“I just see him and I just kinda reached out and I pull the trigger and shot him and, I don’t know, it just – I panicked, I guess,” Cheever subsequently testified, according to a trial transcript.
Cheever pleaded “voluntary intoxication” in an effort to defeat the capital murder charge. His defense psychiatrist, at trial, called Cheever “a sad but typical case of progressive methamphetamine use.” A government-hired psychiatrist, who examined Cheever for five and a half hours at the jail, countered that Cheever appeared capable of rational thought and willful choices.
“He made a decision not to try to flee, not to try to run. He made a decision to keep himself where he kept himself, as opposed to another part of the house,” Dr. Michael Welner testified, adding that Cheever “made a decision to shoot again. And then when he stopped shooting, he made a decision to stop shooting.”
The Kansas Supreme Court unanimously overturned Cheever’s murder conviction, reasoning that the testimony by the government psychiatrist who had examined the workings of Cheever’s mind violated the defendant’s rights against self-incrimination.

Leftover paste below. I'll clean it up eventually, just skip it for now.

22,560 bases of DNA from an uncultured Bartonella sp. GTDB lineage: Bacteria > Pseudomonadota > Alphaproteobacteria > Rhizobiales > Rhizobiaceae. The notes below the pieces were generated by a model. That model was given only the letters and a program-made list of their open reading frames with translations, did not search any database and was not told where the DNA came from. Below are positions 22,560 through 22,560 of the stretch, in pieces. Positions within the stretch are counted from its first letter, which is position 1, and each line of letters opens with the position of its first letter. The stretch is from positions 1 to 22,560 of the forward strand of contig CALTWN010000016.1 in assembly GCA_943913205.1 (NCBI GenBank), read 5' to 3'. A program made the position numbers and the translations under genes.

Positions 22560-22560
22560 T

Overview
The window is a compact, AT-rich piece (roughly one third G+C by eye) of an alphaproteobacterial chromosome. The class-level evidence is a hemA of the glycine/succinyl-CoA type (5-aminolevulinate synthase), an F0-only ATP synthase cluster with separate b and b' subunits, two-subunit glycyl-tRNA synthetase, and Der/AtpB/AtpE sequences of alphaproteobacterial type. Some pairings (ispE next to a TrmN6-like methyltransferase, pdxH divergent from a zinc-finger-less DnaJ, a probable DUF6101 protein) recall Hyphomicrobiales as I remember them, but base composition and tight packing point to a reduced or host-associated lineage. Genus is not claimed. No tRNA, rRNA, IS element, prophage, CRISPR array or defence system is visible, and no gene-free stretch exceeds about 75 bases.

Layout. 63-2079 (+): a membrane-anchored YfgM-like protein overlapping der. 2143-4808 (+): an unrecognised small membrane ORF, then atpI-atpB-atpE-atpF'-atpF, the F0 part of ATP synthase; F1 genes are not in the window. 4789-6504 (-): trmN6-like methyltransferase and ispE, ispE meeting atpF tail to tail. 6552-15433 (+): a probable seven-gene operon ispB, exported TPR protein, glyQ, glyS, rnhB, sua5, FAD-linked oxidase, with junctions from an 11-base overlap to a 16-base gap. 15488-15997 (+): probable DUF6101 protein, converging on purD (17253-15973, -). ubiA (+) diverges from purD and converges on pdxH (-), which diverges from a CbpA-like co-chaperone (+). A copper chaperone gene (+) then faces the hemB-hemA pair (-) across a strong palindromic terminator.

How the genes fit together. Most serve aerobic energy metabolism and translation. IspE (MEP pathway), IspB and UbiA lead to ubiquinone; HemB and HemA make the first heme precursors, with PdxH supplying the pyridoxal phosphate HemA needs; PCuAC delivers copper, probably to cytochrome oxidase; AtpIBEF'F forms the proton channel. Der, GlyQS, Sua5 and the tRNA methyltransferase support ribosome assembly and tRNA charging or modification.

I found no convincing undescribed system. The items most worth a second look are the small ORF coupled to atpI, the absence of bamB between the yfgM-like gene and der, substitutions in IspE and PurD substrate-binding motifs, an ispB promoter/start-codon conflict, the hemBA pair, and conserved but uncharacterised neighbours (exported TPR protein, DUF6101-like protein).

On Wednesday, seemingly tipping his hand, Chief Justice John Roberts Jr. likened the opportunity to rebut psychiatric testimony with the well accepted ability to rebut ballistics evidence.
“It seems to me unfair to say the defendant’s expert has access to that ballistics evidence but the state does not,” Roberts said.
Justice Clarence Thomas, as is his custom, stayed silent and was the only justice not to ask questions during the oral argument. A decision is expected in the case by June, when the court’s current term ends.